New York High Court Applies the "Single-Entity Exemption" in the Securities Litigation Uniform Standards Act of 1998

In RGH Liquidating Trust v. Deloitte & Touche, LLP, 2011 WL 2471542 (N.Y. June 23, 2011), the New York Court of Appeals held that a liquidating trust established pursuant to a bankruptcy reorganization plan was a single “person” within the meaning of the “single-entity exemption” in the Securities Litigation Uniform Standards Act of 1998 (“SLUSA”). SLUSA effectively vests federal courts with exclusive jurisdiction over most securities fraud actions involving more than fifty plaintiffs. It provides further that for purposes of counting the number of plaintiffs, “a corporation, investment company, pension plan, partnership, or other entity, shall be treated as one person or prospective class member, but only if the entity is not established for the purpose of participating in the action.” Here, the Court of Appeals held that the bankruptcy liquidating trust fell within that single-entity exemption because the primary purpose of the trust was not to pursue the litigation. For this reason, the action brought by the trust was not subject to preemption or removal to federal court. With this decision, the Court clarified the scope of state court jurisdiction over securities fraud class actions.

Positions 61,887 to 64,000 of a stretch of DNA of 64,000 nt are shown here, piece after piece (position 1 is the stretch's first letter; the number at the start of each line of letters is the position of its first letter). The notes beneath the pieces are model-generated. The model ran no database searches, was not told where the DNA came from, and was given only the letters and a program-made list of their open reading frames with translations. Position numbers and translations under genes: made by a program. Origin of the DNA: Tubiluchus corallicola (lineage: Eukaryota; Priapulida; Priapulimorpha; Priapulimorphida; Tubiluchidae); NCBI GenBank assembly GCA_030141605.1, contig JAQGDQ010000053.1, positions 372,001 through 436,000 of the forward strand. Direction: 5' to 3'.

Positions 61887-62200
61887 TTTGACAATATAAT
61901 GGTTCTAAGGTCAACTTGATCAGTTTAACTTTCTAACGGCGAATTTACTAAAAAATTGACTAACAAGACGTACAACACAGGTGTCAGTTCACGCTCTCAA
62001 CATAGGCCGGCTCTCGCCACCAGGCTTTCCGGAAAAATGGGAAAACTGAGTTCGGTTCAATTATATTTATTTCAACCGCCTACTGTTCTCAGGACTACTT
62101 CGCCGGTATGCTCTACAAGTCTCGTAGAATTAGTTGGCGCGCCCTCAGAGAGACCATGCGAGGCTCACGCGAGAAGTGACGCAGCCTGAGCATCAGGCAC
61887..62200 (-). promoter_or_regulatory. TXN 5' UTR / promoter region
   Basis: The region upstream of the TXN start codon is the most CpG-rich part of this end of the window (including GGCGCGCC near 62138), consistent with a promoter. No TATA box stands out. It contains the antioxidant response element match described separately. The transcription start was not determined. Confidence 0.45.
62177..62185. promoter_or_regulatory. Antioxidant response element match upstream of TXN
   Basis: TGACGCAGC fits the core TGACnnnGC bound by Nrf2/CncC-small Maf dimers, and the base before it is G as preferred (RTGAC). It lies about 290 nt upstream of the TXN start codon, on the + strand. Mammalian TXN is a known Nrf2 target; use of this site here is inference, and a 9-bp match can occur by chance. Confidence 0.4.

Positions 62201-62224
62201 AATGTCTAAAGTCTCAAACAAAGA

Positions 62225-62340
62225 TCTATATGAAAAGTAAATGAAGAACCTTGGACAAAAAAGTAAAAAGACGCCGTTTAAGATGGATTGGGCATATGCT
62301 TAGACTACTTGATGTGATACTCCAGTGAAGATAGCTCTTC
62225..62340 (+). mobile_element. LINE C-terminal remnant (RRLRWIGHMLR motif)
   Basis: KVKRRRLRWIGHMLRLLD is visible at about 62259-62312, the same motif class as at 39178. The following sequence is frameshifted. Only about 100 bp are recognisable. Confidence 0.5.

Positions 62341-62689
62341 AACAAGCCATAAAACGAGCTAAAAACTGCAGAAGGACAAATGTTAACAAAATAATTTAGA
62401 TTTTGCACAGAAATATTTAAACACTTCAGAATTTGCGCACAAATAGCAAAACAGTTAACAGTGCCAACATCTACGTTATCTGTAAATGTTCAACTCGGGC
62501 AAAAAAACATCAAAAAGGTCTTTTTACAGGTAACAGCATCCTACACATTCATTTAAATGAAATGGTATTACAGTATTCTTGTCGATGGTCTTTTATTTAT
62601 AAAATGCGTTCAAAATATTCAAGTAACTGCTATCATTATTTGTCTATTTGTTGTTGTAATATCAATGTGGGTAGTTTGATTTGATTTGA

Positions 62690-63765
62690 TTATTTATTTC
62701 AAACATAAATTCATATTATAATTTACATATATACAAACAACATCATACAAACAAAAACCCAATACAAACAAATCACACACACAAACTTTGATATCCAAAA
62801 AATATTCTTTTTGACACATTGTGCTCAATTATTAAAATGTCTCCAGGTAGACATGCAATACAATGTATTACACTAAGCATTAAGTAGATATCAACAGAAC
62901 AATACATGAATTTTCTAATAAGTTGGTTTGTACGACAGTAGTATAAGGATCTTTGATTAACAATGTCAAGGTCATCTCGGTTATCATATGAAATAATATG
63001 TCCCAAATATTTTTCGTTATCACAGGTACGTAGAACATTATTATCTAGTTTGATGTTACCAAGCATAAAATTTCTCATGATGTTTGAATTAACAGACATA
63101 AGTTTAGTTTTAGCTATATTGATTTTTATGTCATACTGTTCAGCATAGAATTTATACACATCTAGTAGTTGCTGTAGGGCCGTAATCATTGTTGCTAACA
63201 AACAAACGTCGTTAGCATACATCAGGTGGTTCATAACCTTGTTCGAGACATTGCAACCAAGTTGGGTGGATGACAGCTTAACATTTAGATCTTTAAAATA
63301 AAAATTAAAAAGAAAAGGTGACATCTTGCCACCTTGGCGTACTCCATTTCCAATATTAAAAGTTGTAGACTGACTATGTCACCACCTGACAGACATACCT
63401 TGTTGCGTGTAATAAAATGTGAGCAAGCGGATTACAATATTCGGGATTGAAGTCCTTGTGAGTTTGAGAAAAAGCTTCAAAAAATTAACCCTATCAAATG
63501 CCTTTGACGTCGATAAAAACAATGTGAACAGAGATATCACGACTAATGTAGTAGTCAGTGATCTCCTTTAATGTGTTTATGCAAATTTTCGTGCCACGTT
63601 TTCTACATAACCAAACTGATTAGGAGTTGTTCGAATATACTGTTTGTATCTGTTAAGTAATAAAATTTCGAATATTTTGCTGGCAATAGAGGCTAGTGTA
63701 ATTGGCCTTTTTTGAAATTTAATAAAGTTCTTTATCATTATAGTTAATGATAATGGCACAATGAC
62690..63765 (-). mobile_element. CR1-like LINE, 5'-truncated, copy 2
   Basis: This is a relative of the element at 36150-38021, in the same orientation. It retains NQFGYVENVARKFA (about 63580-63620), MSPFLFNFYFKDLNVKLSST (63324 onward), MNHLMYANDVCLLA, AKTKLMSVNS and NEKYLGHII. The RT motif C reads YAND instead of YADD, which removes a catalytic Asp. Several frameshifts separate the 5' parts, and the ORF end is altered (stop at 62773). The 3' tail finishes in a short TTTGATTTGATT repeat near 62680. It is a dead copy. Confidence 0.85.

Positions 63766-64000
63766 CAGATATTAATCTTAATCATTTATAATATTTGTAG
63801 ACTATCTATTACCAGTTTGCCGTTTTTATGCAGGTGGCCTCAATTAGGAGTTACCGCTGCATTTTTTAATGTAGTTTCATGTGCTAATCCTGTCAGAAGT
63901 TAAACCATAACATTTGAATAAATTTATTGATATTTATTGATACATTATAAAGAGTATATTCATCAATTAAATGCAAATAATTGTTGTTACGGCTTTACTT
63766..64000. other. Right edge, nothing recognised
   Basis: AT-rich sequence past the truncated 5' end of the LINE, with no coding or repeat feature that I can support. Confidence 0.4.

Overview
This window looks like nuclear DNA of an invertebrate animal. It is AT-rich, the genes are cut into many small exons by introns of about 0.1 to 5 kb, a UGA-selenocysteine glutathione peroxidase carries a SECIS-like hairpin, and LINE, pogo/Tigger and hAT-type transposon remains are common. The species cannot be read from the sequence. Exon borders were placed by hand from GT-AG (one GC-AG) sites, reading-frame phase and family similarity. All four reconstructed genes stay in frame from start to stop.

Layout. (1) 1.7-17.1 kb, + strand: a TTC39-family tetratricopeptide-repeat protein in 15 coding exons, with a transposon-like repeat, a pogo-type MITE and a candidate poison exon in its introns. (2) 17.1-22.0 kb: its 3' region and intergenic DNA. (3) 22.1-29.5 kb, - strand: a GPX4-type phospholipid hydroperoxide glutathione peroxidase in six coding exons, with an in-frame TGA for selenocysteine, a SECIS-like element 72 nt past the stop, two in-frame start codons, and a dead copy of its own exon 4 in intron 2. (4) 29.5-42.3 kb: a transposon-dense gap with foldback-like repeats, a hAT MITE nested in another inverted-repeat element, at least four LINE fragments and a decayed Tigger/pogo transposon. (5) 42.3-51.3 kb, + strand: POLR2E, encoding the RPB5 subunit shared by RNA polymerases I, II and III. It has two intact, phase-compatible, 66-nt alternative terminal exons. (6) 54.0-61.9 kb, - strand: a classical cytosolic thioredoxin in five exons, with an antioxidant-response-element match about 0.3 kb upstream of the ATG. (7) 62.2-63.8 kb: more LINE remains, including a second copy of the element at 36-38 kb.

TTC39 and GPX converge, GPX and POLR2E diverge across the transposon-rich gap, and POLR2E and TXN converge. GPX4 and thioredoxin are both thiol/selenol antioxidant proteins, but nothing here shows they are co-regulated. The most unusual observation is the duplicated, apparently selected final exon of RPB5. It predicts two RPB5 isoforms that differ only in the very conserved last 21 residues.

SLUSA provides that no state or federal court may entertain a “covered class action” brought by a private party and based on state statutory or common law, which alleges fraud or manipulation in connection with the purchase or sale of a “covered security.” SLUSA defines a “covered class action” as a “single lawsuit” or “group of lawsuits” in which “damages are sought on behalf of more than 50 persons or prospective class members, and questions of law or fact common to those persons or members . . . predominate over any questions affecting only individual persons or members.” See 28 U.S.C. §§ 77p(f)(2)(A); 78bb(f)(5)(B). As noted above, SLUSA’s “single-entity exemption” specifies that for the purposes of counting whether there are fifty or more persons or prospective class members, “a corporation, investment company, pension plan, partnership, or other entity, shall be treated as one person or prospective class member, but only if the entity is not established for the purpose of participating in the action.” See 28 U.S.C. §§ 77p(f)(2)(C); 78bb(f)(5)(D).

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